A Double dose of inequality


he rapid development of effective Covid-19 vaccines in 2020 gave hope to the world in the darkest days of the deadly pandemic. Ensuring vaccine access for as many people as quickly as possible is the most effective route out of this unprecedented health and human rights crisis. The handful of companies that developed these vaccines at record speeds could, and should, have been heroes, supplying doses fairly around the world and taking all necessary measures to ramp up production.

This report assesses what major western vaccine makers did instead, tracing their business decisions which favoured a small number of wealthier countries, while blocking other manufacturers from producing their own vaccines. This resulted in predictable – and artificial – vaccine scarcity for the rest of the world.

While Europe, the US and a handful of other states emerged from lockdown, enjoying vacations in the summer of 2021, parts of Africa, Asia and Latin America plunged into renewed crises, pushing ill- equipped health systems to the brink and causing tens of thousands of preventable deaths every week.

Of course, this is not only due to actions and omissions of the pharmaceutical industry. Rich states bought up the supply and hoarded doses. But the vaccine manufacturers have played a decisive role in limiting global vaccine production and obstructing fair access to a life-saving health product. Despite receiving billions of dollars in government funding and advance orders which effectively removed risks normally associated with the development of medicines, vaccine developers have monopolized intellectual property, blocked technology transfers, and lobbied aggressively against measures that would expand the global manufacturing of these vaccines. Some companies – Pfizer, BioNTech and Moderna – have so far delivered almost exclusively to rich countries, putting profit before access to health for all.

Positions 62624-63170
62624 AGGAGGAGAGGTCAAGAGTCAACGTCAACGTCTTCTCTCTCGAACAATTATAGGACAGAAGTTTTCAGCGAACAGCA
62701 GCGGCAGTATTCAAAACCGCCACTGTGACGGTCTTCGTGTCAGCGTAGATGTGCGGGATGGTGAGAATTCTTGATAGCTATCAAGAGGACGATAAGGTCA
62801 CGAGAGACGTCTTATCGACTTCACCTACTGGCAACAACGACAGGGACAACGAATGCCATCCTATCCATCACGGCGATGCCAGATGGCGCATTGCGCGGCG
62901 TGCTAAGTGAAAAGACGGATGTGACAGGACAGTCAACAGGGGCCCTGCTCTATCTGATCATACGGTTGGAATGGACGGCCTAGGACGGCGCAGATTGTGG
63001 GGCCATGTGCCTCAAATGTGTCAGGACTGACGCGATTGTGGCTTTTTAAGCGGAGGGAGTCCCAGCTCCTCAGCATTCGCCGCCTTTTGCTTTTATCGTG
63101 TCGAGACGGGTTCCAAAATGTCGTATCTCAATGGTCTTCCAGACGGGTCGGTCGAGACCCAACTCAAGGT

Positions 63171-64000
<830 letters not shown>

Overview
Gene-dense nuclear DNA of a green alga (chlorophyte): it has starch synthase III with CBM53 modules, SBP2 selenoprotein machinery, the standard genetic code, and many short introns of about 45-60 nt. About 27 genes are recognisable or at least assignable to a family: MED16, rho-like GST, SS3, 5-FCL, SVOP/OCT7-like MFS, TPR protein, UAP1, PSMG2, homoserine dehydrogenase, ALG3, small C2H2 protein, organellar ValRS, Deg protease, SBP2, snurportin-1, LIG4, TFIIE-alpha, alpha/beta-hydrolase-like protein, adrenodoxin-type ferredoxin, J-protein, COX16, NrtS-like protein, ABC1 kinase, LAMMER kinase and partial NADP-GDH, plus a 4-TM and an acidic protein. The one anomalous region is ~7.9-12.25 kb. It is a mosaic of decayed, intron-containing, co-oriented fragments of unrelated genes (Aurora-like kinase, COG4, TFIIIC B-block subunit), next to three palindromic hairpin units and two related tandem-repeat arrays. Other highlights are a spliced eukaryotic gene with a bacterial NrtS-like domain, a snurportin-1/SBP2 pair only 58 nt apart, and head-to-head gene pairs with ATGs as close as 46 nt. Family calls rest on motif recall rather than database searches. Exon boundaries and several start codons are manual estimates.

Read also:
Crisis and Virus: COVID-19 in Context

The path to a more rapid and fair vaccine roll-out is clear. The People’s Vaccine Alliance, of which Amnesty International is a member, has outlined the steps needed for vaccines to be produced rapidly at scale and made available for all people, in all countries, free of charge. The World Health Organization has launched several initiatives to try to get states and companies to pool resources to speed up the production and fair distribution of Covid-19 vaccines. But a nexus of wealthy states and powerful corporations remain unwilling to cooperate in these initiatives, severely undermining their effectiveness.

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